This workshop was a part of Portland Works, another one of our experiments in figuring out how to harness the transformative power of art to achieve concrete community-based outcomes. These workshops bring together community and city leaders to create a dialogue and increase understanding between individuals and groups that often see one another as obstacles as opposed to allies. “It’s just brilliant,” says Mike Miles, the City of Portland’s director of human resources, “using art to break conceptions about who people are and what people do.”

Art At Work, of which Portland Works is just one part, is designed to improve municipal government through strategic arts projects involving city employees, elected officials, community leaders, and local artists. Read the rest of this entry »

Raymond Tymas Jones

National Arts Advocacy Day is significant because it grants us an opportunity to gather as a community to reflect on the role of contemporary artists in the 21st century. No matter what the chosen art form, the passion to do art and to be art is born out of an insatiable yearning to make beauty, to make sense, and even to make waves.

As artists, we are summoned to bear witness of the truth of the human experience…the human condition and truth is more than simply facts. It is realness of life that is imbued with the psychological, emotional, spiritual elements of living that is not always easily accessible. It is this sense of urgency to communicate that artists find avenues to connect through music, theatre, film, dance, art, and literature.

For example, the powerful play by American playwright Stephen Adly Guigis, The Last Days of Judas Iscariot, explores in a witty, provocative, and sometimes-funny manner, questions about love and redemption through the story of a man who is considered the most notorious villain in human history. The genesis of this kind of art is the visceral reality that only comes from self-understanding. It is the quest for self-understanding that gives way to constant questioning, observing, celebrating, and revering the complexity, mystery, and beauty of humanity. Self-understanding fortifies us from self-deception and easy consolations.

We, as artists, are the first beneficiaries of the power of the arts to tell our personal story that mirrors our own realities. Each of us can be an alchemist, taking our ideas and understanding of the world around us along with our imagination and creativity to transform them into precious elements of universal elixir. Read the rest of this entry »

Rachel Engh

Last week, I heard local artist Kinji Akagawa’s joyful chuckle as I stood still, swept up in his world while viewing his public art piece, Enjoyment of Nature, in Minneapolis. And he wasn’t even next to me. Instead, I was listening to a recording done by Akagawa for Sound Point, a collaboration by Minnesota Public Radio (MPR) and the City of Minneapolis.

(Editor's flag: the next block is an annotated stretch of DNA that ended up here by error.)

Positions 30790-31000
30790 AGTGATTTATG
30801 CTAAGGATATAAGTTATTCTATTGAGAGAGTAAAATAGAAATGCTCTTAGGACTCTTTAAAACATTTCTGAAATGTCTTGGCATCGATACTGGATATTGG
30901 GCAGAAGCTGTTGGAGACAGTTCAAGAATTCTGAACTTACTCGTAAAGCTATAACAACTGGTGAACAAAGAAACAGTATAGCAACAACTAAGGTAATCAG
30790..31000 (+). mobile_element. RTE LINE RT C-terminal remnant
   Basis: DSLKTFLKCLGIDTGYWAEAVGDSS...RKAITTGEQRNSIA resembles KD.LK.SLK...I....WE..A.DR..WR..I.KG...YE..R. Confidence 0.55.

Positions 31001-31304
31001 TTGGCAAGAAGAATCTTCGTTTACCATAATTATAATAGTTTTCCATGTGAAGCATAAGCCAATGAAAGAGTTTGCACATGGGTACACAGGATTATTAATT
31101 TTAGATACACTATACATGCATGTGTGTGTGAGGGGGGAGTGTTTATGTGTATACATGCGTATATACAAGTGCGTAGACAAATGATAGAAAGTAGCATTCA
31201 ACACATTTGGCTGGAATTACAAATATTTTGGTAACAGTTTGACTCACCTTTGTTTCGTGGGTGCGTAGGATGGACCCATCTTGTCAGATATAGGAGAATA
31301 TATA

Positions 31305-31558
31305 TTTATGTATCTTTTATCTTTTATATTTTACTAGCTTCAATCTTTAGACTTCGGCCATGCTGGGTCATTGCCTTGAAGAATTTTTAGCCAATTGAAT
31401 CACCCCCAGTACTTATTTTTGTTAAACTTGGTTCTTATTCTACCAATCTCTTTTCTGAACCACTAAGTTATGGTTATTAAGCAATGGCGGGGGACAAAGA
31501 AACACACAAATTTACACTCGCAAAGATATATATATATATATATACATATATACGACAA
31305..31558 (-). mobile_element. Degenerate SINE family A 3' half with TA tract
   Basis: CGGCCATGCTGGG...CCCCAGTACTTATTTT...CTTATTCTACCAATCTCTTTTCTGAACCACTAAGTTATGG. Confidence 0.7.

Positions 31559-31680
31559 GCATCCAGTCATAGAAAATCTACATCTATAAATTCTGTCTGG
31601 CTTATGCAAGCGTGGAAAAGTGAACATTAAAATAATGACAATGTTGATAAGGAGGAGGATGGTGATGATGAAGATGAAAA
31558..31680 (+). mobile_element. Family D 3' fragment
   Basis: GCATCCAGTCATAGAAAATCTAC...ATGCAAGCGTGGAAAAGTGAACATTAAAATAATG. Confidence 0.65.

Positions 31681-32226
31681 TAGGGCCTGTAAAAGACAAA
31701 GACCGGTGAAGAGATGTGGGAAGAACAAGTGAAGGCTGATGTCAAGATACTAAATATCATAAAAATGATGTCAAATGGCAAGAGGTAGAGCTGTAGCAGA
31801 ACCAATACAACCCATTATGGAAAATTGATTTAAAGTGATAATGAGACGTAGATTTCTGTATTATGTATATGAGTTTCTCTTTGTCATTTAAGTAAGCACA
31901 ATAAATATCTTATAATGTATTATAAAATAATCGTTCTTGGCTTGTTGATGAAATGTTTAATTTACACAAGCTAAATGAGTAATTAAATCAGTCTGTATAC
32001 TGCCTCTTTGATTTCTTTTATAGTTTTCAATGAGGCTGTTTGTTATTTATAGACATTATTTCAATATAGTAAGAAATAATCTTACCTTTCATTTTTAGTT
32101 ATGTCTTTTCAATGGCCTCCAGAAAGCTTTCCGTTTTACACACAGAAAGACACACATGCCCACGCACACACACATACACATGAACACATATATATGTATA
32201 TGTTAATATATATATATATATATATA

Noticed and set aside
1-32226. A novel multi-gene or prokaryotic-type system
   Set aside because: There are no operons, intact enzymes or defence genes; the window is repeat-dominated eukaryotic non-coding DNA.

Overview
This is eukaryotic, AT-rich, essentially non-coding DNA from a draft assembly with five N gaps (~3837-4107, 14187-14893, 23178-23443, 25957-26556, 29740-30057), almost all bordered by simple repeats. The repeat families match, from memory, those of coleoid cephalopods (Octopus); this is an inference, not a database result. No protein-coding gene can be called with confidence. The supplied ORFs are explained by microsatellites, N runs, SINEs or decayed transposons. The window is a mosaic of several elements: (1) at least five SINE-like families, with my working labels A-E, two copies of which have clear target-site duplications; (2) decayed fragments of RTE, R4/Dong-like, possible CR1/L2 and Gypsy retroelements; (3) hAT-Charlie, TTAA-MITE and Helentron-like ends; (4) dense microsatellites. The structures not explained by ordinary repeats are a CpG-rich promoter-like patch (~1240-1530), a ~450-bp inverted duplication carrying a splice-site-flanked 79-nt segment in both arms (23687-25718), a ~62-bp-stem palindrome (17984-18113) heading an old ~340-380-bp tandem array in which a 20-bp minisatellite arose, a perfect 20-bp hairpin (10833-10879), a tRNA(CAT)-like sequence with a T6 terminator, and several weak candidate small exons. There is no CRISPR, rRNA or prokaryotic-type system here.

Sound Point is a technologically innovative way for people in Minneapolis to connect with art, artists, and public space. After the (optional) recorded welcome by Mayor R.T. Rybak, the listener/viewer can experience 13 pieces of art, all within a two-mile radius. In these short recordings, artists explain the significance of the pieces’ spatial contexts and what they hope visitors will experience while viewing their work.

I stood, phone to my ear, for a whole three minutes, as I listened to Akagawa talk about his piece. He communicated his wish of creating a gathering place for people, either waiting for the bus or sitting in the sun sipping coffee, and even birds who can visit the bird bath.

One aspect of Akagawa’s built environment is a moonscape, depicting the moon’s movement over a month-long period. Akagawa notes that it honors the people who clean the city at night, many of whom are people of color and immigrants.

Next, I walked to the City’s Public Service Center where I found another Sound Point, Wing Young Huie’s Lake St., USA. A community photography project, it was originally a set of hundreds of black and white photos that was publicly displayed along six miles of Lake Street in Minneapolis. Now, some of them hang on the walls where the city planners pass every day. In his recording, Huie notes the importance of showing his photos in public spaces because they “reflect realities of so many different people.” Read the rest of this entry »

Marc Maxson

Think about the most fun you’ve had doing charity work. What was it that really appealed to you? Was it the smiling faces of kids playing a sport or painting a mural? Maybe it was the moment you realized someone’s life would be forever changed by the small token of love that a program enabled one person to give another.

Do you know what those moments have in common?

First, they are significant on an emotional, social, or metaphyiscal level—and so no traditional evaluation is well-suited to quantify them.

Second, these moments belong to those whose lives have changed. Your impact, as the person who helped make it happen, should not be the focus (unless you enjoy being self-centered and alone in the world).

So why do we continue to act as if “quantitative” surveys about our own “impact” are smart?

My decade working as a neuroscientist with actual “quantitative” data enables me to confidently dispel this notion once and for all. Here me out:

  • Social change is social. That means it depends on people. Lots of them. People lie, especially in surveys, and often with the best intentions. Self-reports from people are not quantitative.
  • So that’s why we have statistics, right? Inferential statistics depend on random sampling, and sampling is almost never random given the reasonable time and cost constraints placed on nonprofits.